The debate about gene editing will help shape the future of the human race. But how should the discussion get started?
How far will we allow genetic enhancement to go?
Ideas from economics might help us decide the most ethical way of using gene editing technology for human enhancement in the future.
No gene for cuteness has yet been identified – but give it time.
It's now possible to choose embryos for IVF based on the likelihood they will have certain traits.
A Russian scientist is preparing to do germline gene editing. Here's why that's a problem.
Editing just one gene in an embryo could create many unanticipated side-effects once the baby is born.
Genome editing technology has, and will always have, limits. Limits that are related not to the technology itself but to the intrinsic complexity of the human genome.
He Jiankui, a Chinese researcher, speaks during the Human Genome Editing Conference in Hong Kong, Nov. 28, 2018. He made his first public comments about his claim of making the world’s first gene-edited babies.
AP Photo/Kin Cheung
Chinese researcher He Jiankui told a spellbound audience how he created gene-edited babies. With a couple of revealing slides, we can see what he did and speculate what health problems might ensue.
Any children born of genome editing are genetic mosaics with uncertain resistance to disease.
Chinese researcher, Jainkui He claims to have created the world's first genome-edited twins. Such action would pose unknown risks to the lives of these children and to humanity as a whole.
A Chinese scientist claims he edited the DNA of twin girls during an in vitro fertilization procedure.
CI Photos / Shutterstock.com
A Chinese scientist has revealed he edited the DNA of twin girls born through in vitro fertilization. These girls are designed to be resistant to HIV. Is the edit a medical necessity or an enhancement?
A Chinese scientist claims to have edited human DNA to make us more resistant to HIV. Here's why that's not good news.
Academics from different disciplines come Head to Head in this series to tackle topical debates.
Altering the genomes of embryonic cells is illegal in Australia.
A landmark study in the UK discovered the gene that allows cells to form into embryos. If Australian researchers attempted this they could go to jail for 15 years.
There’s still a way to go from editing single-cell embryos to a full-term ‘designer baby.’
The news may have come as a surprise, but it probably shouldn't have. A bioethics expert walks through how big a deal this announcement is – and what we should be considering now.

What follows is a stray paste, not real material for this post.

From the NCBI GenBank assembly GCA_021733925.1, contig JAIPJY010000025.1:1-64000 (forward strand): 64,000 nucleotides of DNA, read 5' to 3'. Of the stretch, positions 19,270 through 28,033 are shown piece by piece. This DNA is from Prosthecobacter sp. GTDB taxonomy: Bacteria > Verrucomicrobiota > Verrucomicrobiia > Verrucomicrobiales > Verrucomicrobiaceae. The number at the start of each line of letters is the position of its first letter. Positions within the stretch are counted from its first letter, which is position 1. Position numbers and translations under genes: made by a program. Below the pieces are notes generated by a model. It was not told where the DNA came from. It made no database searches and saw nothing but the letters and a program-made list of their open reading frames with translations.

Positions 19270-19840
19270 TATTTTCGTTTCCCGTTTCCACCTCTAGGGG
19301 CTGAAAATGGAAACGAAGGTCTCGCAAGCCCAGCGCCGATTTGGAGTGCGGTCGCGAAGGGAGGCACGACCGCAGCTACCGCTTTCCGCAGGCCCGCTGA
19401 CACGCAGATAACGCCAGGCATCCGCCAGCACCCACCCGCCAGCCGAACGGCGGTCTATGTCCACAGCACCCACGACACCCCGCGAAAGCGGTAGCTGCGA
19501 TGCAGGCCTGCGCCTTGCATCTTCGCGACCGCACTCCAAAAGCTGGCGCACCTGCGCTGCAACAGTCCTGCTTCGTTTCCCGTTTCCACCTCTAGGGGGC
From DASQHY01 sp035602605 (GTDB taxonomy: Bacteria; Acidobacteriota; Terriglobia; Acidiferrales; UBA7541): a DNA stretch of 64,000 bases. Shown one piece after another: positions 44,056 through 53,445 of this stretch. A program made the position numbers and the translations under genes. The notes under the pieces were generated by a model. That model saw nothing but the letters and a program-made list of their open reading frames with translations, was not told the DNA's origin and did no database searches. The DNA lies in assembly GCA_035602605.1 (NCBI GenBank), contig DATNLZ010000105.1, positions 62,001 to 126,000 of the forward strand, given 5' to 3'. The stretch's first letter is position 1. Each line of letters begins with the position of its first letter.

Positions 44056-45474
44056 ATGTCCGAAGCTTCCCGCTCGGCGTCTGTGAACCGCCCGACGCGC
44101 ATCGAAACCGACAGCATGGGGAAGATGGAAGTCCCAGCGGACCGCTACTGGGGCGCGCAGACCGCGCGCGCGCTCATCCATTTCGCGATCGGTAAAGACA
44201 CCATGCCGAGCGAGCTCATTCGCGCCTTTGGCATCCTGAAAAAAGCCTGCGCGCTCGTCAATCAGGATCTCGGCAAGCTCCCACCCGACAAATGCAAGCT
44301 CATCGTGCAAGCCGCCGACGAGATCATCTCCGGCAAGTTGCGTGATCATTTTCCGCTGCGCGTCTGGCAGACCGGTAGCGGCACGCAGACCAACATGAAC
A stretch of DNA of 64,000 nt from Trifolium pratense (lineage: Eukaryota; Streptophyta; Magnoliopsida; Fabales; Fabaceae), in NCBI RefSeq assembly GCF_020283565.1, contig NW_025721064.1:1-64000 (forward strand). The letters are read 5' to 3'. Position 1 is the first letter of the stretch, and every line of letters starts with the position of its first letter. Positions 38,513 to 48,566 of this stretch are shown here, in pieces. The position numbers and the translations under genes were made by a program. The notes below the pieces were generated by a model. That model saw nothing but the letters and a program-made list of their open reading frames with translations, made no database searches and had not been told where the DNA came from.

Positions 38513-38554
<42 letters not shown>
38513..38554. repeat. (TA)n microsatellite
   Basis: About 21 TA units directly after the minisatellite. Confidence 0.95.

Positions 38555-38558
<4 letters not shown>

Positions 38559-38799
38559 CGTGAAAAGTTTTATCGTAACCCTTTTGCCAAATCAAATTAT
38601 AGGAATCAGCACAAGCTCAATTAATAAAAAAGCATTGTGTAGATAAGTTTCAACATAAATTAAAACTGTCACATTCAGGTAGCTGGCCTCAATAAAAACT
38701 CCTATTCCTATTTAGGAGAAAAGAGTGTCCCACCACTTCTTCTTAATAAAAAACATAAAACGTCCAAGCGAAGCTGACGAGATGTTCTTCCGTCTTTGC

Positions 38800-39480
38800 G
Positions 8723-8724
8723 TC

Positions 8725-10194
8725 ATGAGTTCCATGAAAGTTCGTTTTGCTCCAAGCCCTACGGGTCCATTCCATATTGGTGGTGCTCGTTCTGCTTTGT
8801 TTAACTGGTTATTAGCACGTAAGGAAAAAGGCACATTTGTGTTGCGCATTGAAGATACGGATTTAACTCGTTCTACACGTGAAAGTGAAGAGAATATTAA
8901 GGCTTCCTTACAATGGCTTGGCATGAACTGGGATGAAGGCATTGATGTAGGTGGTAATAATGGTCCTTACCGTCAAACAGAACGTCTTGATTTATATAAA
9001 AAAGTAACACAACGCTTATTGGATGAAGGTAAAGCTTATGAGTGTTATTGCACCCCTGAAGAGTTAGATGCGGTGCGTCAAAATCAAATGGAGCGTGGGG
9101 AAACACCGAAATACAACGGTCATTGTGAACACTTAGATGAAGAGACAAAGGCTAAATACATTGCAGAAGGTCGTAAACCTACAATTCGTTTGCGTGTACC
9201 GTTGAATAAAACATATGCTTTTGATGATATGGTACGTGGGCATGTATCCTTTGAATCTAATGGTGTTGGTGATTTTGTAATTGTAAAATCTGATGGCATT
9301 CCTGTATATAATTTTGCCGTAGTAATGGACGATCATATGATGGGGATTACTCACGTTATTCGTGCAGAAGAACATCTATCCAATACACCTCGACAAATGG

Should the government pay to bring new babies into the world who otherwise wouldn’t have existed?
Government support for infertility treatment is approximately A$240 million a year. The question of whether it's worth it is a complex one.
Image of babies via www.shutterstock.com.
As we consider the ethics of human gene editing, we need to understand what can and can't be meaningfully edited.
What the world is waiting for?
Since science made it possible to research manipulating the cells that are linked to reproduction, the naysayers have carried the day. But how solid are their objections really?
How long before we start designing our future athletes from scratch – before they are even born?
A breakthrough in genetic of the human embryo raises the question of whether we want to create designer babies with greater athletic abilities.
The genetic modification of humans make many people feel very uncomfortable.
The first case of genetically engineering a human embryo to cure a congenital disease is a technical breakthrough but raises troubling ethical questions.
Three-parent IVF is about allowing women who carry genetic diseases in their mitochondria to avoid passing them on to their children.
Far from creating designer babies, three-parent IVF is about allowing women who carry genetic diseases in their mitochondria to avoid passing them on to their children. The process involves replacing the…
Mitochondrial genes are inherited from our mothers’ eggs and passed on through her daughters to subsequent generations.
The UK government has announced its intention to draft proposals allowing carriers of mitochondrial disease to have babies using a controversial IVF treatment that’s currently prohibited. The procedure…